Show more

23 Read more

House of Commons Library Briefing Paper: Number 1078, 11 September 2019: Education spending in the UK

House of Commons Library Briefing Paper: Number 1078, 11 September 2019: Education spending in the UK

The chronological order of this series can be difficult to follow through all its loops over time. The charts opposite give the same data, but highlight one decade at a time. If time is cut up this way then it is clear that the 1950s and 1960s saw the share of national income devoted to education increase at a faster rate than the (increasing population). This continued into the first half of the 1970s, but was reversed in the second half. During the 1980s the population aged 5-19 fell consistently and education spending as a % of GDP fell at a similar rate.

24 Read more

House of Commons Library Briefing Paper: Number 5871, 10 September 2019: Youth Unemployment Statistics

House of Commons Library Briefing Paper: Number 5871, 10 September 2019: Youth Unemployment Statistics

This information is provided to Members of Parliament in support of their parliamentary duties. It is a general briefing only and should not be relied on as a substitute for specific advice. The House of Commons or the author(s) shall not be liable for any errors or omissions, or for any loss or damage of any kind arising from its use, and may remove, vary or amend any information at any time without prior notice.

6 Read more

House of Commons Library Briefing Paper: Number 06045, 4 September 2019: English Baccalaureate

House of Commons Library Briefing Paper: Number 06045, 4 September 2019: English Baccalaureate

We should acknowledge that the curriculum always involves trade-offs: more time on one subject means less time on others. Over the years, I’ve been asked to add scores of subjects - from intellectual property, to Esperanto, to den building - to the national curriculum. Many of these are important and interesting. The question, though, is always whether they are sufficiently important to justify reducing the time available for the existing subjects in the curriculum, and I make no apology for protecting space for the English Baccalaureate subjects wherever possible. That is not to say, of course, that subjects outside the English Baccalaureate have no place in schools. The EBacc is a specific, limited measure consisting of only 5 subject areas and up to 8 GCSEs. Whilst this means that there are several valuable subjects which are not included, it also means that there is time for most pupils to study other subjects in addition to the EBacc, including vocational and technical disciplines which are also vital to future economic growth.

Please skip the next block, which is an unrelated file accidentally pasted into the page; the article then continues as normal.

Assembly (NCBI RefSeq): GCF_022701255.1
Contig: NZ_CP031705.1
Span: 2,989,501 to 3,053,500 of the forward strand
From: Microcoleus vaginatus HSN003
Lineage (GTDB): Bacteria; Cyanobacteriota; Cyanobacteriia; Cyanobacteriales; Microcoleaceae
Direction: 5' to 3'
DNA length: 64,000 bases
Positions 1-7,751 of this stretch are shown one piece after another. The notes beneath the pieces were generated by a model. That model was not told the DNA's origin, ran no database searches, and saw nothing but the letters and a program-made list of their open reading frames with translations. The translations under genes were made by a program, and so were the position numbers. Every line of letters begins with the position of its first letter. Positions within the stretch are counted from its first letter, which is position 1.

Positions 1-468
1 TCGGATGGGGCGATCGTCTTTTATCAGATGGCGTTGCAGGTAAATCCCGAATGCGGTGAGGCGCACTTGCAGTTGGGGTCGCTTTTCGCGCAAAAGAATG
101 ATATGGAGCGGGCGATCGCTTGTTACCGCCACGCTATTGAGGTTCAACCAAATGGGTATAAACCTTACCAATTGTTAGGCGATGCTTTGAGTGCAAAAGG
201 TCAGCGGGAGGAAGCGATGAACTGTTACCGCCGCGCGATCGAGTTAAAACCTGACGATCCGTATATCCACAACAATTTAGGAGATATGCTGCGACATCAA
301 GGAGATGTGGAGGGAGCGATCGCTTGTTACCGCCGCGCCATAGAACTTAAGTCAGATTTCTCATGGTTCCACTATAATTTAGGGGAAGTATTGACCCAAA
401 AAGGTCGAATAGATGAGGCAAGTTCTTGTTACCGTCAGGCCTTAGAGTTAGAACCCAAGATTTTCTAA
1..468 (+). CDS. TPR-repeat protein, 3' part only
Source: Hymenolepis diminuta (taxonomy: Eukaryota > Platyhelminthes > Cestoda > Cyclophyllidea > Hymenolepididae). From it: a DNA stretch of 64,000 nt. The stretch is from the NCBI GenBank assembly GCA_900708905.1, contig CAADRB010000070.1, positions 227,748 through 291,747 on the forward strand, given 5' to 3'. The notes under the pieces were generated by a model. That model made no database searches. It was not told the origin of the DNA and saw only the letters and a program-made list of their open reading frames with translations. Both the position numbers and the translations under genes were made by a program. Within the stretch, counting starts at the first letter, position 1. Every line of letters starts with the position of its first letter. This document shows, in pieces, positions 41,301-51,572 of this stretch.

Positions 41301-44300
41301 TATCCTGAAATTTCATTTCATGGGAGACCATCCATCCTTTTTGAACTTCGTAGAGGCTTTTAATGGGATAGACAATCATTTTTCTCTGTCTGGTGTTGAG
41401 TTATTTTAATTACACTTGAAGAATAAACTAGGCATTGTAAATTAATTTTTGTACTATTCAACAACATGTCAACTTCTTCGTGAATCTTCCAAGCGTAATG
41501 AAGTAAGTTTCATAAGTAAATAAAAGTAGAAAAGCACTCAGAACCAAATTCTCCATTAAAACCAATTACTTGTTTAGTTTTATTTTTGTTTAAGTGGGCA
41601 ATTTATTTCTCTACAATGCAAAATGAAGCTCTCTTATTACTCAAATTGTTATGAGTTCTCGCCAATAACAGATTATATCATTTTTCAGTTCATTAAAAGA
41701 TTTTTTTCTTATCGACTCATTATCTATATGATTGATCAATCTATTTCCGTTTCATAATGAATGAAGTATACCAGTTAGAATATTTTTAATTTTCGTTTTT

Show more

27 Read more

House of Commons Library: Briefing paper: Number 06045, 4 September 2017: English Baccalaureate

House of Commons Library: Briefing paper: Number 06045, 4 September 2017: English Baccalaureate

a MFL in 2002; by 2010 this figure had dropped to just over 43 per cent. Entries have fallen again this year, with French and German down by just over 13 per cent. The number of pupils entered for history and geography GCSE is also declining. 4. The Government introduced the English Baccalaureate to halt and reverse the falls in these subjects. Through the establishment of the EBacc measure in the 2010 performance tables, we have enabled parents and pupils to see for the first time how their school is performing in these key academic subjects, and hope to encourage schools to offer a core of academic subjects and open up opportunities to all of their pupils. 6
Show more

26 Read more

House of Commons Library briefing paper : number 5108, 12 April 2019 : Home education in England

House of Commons Library briefing paper : number 5108, 12 April 2019 : Home education in England

In its response the Government stated that it had no wish to alter the basic right of parents to educate their children at home and noted that many who take this approach produce very good results. It added however, that it does not believe that recent growth in the number of home educated children is due to any significant growth in people believing in the virtues of home education in its own right. Rather, it said, the factors are often more negative (e.g. disagreements with the school) and that, while parents may try their best, this does not mean that the education provided is suitable in all cases. It also highlighted the use of unregulated settings which, although sometimes legitimate,
Show more

31 Read more

House of Commons Library: Briefing paper: Number 08083, 8 September 2017: Gypsies and Travellers

House of Commons Library: Briefing paper: Number 08083, 8 September 2017: Gypsies and Travellers

designated as particularly vulnerable. Male Irish travellers in Ireland have a suicide rate 6.6 times higher than the general population; Gypsy Travellers in the Thames Valley have a 100-fold excess risk of measles arising from low immunisation. The report of the Confidential Enquiry into Maternal Deaths in the UK, 1997-99, found that Travellers have ‘possibly the highest maternal death rate among all ethnic groups’. These population health findings based on robust data are stark and require urgent public health focus, including targeted suicide prevention services, a robust system of reporting of infectious diseases in the Gypsy/Traveller population and of levels of immunisation (both currently absent), and a robust system for monitoring maternal mortality (also absent) . 89
Show more

53 Read more

Show all 10000 documents...

Related subjects